oken jeet sandham
SOME underground-related violence was reported after the chairman of both the Ceasefire Monitoring Group and the Ceasefire Supervisory Board, Major-General (retd) N George, resigned after chief minister Neiphiu Rio took over for the third term in March. He held the post for more than a year and during this period handled many delicate ceasefire-related issues. He refused to give reasons for his sudden departure.
Nagaland is enjoying some semblance of peace after the ceasefire between the Centre and the NSCN(IM) came into force on 1 August 1997. In 2001, the NSCN(K) also signed a ceasefire accord with the Centre. The peaceful scenario, however, changed after the NSCN(K) headed by SS Khaplang split in 2011. Now there is the GPRN/NSCN led by Khole and Konyak. The Centre took a wise decision by announcing that the ongoing ceasefire would also apply to the GPRN/NSCN.
There had been many cases of violation of ceasefire ground rules by both the signatories and they often accused each other of conniving with the Assam Rifles. Even cadres of the NSCN factions traded charges of not sticking to ground rules. Whenever such incidents took place these were solved at meetings of the CFMG and CFSB. Even delicate issues were sorted out during such meetings, presided over by General George.
It is strange that before the state assembly elections this year, almost all overground leaders talked about the importance of finding a solution to the Naga problem. Both the ruling and opposition legislators under the banner of the Joint Legislature Forum met Prime Minister Manmohan Singh in July last year and urged him to solve the Naga problem before the polls. But once the election date was notified there was a spontaneous change in the people&’s mood. It is unfortunate that the overground political players failed to come together at a time when they should have. Now, such an opportunity may not present itself again.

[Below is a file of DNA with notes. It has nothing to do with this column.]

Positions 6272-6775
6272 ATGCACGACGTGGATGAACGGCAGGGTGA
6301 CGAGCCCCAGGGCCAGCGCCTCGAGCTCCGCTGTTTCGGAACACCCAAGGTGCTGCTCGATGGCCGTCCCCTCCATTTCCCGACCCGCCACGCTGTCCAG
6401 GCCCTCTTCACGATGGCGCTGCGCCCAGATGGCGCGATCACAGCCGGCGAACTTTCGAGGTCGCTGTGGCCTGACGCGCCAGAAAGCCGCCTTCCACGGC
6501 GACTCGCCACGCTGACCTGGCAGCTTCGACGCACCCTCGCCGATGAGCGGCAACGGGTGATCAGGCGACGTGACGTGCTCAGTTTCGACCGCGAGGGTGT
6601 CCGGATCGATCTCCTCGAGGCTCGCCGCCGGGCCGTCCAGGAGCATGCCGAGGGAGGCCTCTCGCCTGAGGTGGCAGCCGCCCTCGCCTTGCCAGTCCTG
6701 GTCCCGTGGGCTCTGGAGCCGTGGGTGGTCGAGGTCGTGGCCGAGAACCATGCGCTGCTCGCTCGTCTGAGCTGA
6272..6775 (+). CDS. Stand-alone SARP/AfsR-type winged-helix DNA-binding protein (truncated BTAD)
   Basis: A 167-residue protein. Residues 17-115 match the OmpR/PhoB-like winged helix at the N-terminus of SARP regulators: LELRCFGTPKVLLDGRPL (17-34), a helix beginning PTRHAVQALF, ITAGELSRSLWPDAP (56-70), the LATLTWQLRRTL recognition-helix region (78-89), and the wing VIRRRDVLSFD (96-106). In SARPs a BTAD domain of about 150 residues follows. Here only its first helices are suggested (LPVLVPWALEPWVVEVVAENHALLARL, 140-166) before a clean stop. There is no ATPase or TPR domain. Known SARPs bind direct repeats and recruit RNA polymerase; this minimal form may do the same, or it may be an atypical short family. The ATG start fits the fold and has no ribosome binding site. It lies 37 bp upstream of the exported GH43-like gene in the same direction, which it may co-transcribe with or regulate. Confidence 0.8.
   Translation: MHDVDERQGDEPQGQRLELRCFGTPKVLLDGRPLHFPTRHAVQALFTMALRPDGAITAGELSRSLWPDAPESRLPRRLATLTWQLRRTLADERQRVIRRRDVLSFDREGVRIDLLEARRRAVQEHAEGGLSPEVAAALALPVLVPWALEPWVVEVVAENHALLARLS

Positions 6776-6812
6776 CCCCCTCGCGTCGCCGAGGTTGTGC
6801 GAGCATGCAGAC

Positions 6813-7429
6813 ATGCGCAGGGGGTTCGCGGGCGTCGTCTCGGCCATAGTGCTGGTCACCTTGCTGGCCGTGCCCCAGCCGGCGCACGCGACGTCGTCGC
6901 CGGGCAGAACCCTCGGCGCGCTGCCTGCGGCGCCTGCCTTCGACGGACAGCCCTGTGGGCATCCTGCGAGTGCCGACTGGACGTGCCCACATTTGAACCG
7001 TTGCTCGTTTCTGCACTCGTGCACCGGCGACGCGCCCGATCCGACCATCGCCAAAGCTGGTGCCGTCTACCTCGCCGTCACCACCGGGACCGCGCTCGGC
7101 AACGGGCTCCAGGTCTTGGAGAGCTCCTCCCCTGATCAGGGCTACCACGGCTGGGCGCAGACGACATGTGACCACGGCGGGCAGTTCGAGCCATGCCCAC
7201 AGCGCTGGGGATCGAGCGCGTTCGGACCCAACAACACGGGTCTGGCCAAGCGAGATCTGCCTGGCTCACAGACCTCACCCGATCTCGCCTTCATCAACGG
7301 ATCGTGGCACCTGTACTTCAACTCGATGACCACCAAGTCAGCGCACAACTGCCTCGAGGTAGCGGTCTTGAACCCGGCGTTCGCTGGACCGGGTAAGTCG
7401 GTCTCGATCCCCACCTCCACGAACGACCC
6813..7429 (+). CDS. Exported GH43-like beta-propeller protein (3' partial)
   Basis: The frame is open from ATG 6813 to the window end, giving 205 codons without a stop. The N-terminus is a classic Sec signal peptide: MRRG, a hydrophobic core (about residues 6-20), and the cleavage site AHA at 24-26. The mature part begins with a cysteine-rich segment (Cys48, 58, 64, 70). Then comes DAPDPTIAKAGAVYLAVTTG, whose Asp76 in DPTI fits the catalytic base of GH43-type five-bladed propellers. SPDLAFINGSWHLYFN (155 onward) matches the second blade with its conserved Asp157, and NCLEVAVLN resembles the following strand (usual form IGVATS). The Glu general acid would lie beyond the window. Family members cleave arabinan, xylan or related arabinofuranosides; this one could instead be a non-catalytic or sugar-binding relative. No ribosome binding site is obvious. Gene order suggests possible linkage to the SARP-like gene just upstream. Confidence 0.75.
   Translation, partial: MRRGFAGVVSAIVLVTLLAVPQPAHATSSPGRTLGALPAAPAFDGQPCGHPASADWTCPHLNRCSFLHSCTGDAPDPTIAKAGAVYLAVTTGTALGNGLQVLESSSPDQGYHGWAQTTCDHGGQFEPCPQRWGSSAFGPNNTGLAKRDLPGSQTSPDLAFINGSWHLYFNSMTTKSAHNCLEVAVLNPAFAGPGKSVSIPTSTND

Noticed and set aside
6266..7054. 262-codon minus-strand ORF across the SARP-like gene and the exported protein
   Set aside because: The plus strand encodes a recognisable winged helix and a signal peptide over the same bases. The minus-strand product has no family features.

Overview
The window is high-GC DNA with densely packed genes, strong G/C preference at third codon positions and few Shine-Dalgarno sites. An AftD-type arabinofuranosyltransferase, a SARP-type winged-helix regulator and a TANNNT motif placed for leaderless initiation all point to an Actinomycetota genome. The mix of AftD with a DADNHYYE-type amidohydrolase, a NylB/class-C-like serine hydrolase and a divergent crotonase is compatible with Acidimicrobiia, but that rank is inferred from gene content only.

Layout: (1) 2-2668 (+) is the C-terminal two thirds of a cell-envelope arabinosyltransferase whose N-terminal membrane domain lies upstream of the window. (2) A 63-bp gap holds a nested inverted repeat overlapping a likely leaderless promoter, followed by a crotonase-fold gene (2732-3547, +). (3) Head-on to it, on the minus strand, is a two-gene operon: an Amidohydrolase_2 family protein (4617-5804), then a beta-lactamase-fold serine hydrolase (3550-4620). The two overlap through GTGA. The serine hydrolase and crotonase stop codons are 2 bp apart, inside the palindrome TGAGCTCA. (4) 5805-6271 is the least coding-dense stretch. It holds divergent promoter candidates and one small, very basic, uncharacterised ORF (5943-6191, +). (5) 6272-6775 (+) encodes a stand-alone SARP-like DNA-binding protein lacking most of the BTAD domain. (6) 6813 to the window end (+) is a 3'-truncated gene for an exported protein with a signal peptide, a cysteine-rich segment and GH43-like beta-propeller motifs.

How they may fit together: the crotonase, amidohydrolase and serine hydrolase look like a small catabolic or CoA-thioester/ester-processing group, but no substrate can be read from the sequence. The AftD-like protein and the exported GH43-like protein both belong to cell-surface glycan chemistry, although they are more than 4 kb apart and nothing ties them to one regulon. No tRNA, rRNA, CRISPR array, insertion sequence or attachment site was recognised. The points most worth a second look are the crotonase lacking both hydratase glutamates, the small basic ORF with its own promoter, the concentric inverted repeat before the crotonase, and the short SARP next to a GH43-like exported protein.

Two unfortunate incidents have already taken place in the absence of the CFMG and CFSB chairman. On 19 April, a former Eastern Nagaland Student Federation speaker was allegedly assaulted by NSCN(IM) cadres. Civil societies of the region asked the NSCN(IM) to punish those involved in the incident.
Towards the end of the last month there was another ugly incident. An irate crowd of 500 went on the rampage at Kiphire town following alleged excesses by the Assam Rifles on the citizens of the area, necessitating the imposition of curfew. The situation was brought under control after the Assam Rifles assured the locals of looking into the matter.
From time to time, the Angami Youth Organisation protested against the Naga underground groups resorting to killings or creating a fear psychosis in and around Kohima or in their jurisdictions. It urged them not to disturb the peace in the state capital.
The sooner a new chairman is appointed the better because there is a need to hold frequent ceasefire meetings to maintain peace. The primary objective of the ceasefire is to create a conducive atmosphere for peace talks. It must be admitted that so far the ceasefire has been the only substantive achievement of the ongoing peace talks.
The writer is editor, North East Press Service, based in Kohima